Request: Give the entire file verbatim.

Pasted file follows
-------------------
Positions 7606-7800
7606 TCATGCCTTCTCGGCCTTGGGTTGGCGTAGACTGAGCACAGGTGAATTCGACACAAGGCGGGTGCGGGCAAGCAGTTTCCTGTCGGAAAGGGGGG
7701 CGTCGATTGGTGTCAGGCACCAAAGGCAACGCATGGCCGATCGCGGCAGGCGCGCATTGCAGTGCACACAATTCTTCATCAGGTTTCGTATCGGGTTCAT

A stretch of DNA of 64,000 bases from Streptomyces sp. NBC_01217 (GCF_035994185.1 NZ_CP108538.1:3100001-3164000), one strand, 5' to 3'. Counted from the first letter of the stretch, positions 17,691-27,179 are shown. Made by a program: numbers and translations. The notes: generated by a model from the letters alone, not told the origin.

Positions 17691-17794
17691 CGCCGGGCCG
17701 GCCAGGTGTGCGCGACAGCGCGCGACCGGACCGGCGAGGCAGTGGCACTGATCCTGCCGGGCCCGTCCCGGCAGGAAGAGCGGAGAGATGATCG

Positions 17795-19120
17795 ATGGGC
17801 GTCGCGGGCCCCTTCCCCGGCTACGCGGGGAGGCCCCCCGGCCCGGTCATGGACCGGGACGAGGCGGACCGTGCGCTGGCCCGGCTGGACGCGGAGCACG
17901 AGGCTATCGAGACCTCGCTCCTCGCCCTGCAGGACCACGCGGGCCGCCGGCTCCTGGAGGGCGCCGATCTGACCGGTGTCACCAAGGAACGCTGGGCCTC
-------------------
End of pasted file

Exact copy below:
Positions 7606-7800
7606 TCATGCCTTCTCGGCCTTGGGTTGGCGTAGACTGAGCACAGGTGAATTCGACACAAGGCGGGTGCGGGCAAGCAGTTTCCTGTCGGAAAGGGGGG
7701 CGTCGATTGGTGTCAGGCACCAAAGGCAACGCATGGCCGATCGCGGCAGGCGCGCATTGCAGTGCACACAATTCTTCATCAGGTTTCGTATCGGGTTCAT

A stretch of DNA of 64,000 bases from Streptomyces sp. NBC_01217 (GCF_035994185.1 NZ_CP108538.1:3100001-3164000), one strand, 5' to 3'. Counted from the first letter of the stretch, positions 17,691-27,179 are shown. Made by a program: numbers and translations. The notes: generated by a model from the letters alone, not told the origin.

Positions 17691-17794
17691 CGCCGGGCCG
17701 GCCAGGTGTGCGCGACAGCGCGCGACCGGACCGGCGAGGCAGTGGCACTGATCCTGCCGGGCCCGTCCCGGCAGGAAGAGCGGAGAGATGATCG

Positions 17795-19120
17795 ATGGGC
17801 GTCGCGGGCCCCTTCCCCGGCTACGCGGGGAGGCCCCCCGGCCCGGTCATGGACCGGGACGAGGCGGACCGTGCGCTGGCCCGGCTGGACGCGGAGCACG
17901 AGGCTATCGAGACCTCGCTCCTCGCCCTGCAGGACCACGCGGGCCGCCGGCTCCTGGAGGGCGCCGATCTGACCGGTGTCACCAAGGAACGCTGGGCCTC